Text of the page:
Low unemployment isn’t the full story

Educating our future workforce is key

Tom Davies, President, V. Sattui Winery
Published on July 21, 2019

Unemployment numbers are low but job openings remain unfilled

At the end of June, the unemployment numbers for Napa County were released and the rate hit a rock bottom 2.3 percent, which was stated as the lowest in 29 years. While it is admirable that people who want to work are largely employed, the statistics don’t tell the full story.

The reality is that V. Sattui Winery and others in the hospitality and wine industries have job openings that we can’t fill for a number of reasons: Our public transportation system isn’t providing enough options to move people from Napa and south to the jobs up valley.

It’s become more expensive to live here so we are seeing people leave Napa County. And most important, we need employees who have both technical and soft skills, who are well-rounded and equipped to face new challenges.

There is one thing we can do as a community and that is to invest in the education of our local students. There is a perception that the wine industry is confined to working in the fields or the tasting rooms. Nothing could be further from the truth. This industry is multi-layered and there are successful careers available in finance, marketing, human resources, biology and chemistry, environmental science, manufacturing and distribution, customer service, sales and more.

V. Sattui participates in the NEXT program

To foster awareness in the hospitality and wine industries, V. Sattui Winery participated in an innovative program called NEXT – Napa Educator Externships. Co-sponsored by NapaLearns, Napa County of Education, and the Workforce Alliance of the North Bay, this program placed Napa County teachers into intensive three-day job shadowing experiences.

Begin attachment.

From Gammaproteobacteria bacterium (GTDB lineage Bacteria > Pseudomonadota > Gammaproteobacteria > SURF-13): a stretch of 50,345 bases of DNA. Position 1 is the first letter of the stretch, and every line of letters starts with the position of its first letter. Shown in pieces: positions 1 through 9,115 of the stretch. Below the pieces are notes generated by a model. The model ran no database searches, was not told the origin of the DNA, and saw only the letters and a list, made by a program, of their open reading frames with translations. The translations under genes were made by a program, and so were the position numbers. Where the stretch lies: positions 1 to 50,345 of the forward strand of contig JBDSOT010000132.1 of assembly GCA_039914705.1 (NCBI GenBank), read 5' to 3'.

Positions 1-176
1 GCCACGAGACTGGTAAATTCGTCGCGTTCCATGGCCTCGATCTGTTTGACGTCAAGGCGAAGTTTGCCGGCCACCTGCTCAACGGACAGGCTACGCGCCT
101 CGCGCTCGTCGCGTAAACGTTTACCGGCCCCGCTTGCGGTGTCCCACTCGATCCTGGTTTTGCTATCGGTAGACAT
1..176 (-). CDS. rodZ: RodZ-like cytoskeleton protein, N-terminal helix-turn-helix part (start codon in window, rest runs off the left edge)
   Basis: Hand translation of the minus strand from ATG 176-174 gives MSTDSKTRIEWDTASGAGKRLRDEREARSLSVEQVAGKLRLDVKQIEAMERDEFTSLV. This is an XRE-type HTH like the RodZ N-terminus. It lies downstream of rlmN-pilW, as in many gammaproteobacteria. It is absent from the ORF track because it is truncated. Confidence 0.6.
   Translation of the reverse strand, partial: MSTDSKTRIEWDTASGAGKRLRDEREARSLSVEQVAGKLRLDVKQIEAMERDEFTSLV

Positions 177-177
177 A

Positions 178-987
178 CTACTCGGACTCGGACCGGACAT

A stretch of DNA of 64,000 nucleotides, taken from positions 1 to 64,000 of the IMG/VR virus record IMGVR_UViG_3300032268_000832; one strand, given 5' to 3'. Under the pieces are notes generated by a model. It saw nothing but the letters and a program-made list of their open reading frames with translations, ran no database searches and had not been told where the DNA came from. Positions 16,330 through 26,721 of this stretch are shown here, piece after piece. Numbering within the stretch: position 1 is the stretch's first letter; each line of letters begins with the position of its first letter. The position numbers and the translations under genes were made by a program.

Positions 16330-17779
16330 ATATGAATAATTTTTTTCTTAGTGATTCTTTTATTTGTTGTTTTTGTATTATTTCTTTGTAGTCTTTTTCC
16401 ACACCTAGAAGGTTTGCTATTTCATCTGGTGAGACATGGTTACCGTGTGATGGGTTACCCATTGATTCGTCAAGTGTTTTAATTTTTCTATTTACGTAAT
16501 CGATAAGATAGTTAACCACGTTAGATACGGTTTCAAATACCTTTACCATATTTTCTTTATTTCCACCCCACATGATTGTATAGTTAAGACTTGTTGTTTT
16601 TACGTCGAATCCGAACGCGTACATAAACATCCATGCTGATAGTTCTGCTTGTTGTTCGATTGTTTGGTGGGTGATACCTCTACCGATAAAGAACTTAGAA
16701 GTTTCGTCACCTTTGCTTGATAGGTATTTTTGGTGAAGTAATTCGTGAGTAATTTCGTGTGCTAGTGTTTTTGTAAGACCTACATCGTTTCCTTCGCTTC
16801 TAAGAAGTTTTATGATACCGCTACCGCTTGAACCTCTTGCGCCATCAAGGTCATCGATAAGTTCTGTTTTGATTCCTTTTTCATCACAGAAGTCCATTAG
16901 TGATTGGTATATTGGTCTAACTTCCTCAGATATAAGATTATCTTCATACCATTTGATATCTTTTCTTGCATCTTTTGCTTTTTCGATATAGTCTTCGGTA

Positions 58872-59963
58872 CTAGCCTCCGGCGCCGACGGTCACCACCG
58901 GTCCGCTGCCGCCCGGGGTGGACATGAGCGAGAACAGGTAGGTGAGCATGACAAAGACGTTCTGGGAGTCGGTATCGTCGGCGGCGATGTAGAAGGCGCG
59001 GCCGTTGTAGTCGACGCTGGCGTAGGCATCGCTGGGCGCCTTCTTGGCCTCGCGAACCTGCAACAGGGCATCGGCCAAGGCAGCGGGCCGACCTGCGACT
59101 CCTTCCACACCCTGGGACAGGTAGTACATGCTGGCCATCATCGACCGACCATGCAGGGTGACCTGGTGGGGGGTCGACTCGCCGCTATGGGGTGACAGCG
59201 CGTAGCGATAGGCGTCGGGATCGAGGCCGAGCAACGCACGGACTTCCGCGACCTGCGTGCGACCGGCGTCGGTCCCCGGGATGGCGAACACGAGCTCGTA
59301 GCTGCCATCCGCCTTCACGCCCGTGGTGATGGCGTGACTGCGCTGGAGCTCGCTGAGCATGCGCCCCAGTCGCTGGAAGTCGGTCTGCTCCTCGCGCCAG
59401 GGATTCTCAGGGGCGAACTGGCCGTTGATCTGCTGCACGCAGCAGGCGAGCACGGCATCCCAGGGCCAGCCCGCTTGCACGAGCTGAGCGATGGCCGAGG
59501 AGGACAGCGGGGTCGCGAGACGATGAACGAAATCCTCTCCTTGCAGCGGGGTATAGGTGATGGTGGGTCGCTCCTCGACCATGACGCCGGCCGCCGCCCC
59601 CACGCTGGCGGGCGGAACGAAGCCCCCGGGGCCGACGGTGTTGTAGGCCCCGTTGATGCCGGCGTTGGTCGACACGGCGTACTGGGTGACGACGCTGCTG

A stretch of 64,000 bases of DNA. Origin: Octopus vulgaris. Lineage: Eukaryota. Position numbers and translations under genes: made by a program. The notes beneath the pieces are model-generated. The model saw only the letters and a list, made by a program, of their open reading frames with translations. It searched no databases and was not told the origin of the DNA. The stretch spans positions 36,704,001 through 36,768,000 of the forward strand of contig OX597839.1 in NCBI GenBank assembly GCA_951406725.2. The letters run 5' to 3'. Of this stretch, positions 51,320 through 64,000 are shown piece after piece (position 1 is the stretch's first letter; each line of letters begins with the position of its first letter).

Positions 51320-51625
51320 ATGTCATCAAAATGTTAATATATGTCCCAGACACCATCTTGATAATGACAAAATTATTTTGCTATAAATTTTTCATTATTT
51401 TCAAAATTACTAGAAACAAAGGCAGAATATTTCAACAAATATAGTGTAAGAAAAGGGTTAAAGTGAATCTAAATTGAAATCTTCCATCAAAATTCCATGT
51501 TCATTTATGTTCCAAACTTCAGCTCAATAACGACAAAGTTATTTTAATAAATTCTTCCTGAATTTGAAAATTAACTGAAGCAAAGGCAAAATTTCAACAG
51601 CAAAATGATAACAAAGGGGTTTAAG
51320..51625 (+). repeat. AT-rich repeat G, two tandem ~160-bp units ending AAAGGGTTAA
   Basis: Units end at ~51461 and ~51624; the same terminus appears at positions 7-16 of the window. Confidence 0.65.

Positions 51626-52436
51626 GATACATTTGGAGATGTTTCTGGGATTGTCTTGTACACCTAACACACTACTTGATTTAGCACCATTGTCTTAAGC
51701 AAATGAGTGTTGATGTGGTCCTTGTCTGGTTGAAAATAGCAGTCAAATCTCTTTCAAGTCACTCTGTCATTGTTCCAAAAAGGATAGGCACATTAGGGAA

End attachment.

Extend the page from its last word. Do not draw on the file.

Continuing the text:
Almost 60 teachers were placed in a variety of wineries, hotels, resorts, and healthcare facilities to learn about the careers available and skills required for our students to be successful. Based on their externships, the teachers will integrate real work examples, problems, and projects into their core subjects and curriculum to expose students to jobs and careers available here in Napa Valley.

We were impressed by the interest of the teachers, the caliber of their questions, and their engagement with our staff members. We participated in this program because it makes perfect sense to support teachers responsible for our future workers.

We want students to understand what matters and what doesn’t as early as possible so they graduate from high school more prepared and competitive. We also want to instill a sense of pride in this valley and have our students be proud of what is uniquely theirs. This is a multi-faceted industry in a very special place.

We also believe participation in this program is a matter of community. We have a responsibility to give back and to keep the spirit of the Valley alive. We have hosted Robert Louis Stevenson Middle School eighth graders since 2006 as part of the Adopt-a-School program and we see the NEXT program as a way to reach even more students.

We look forward to having the teachers and students present back to us with their results next spring and to an ongoing partnership with our local public schools.

This article appeared as an opinion piece in the Napa Valley Register on July 21, 2019.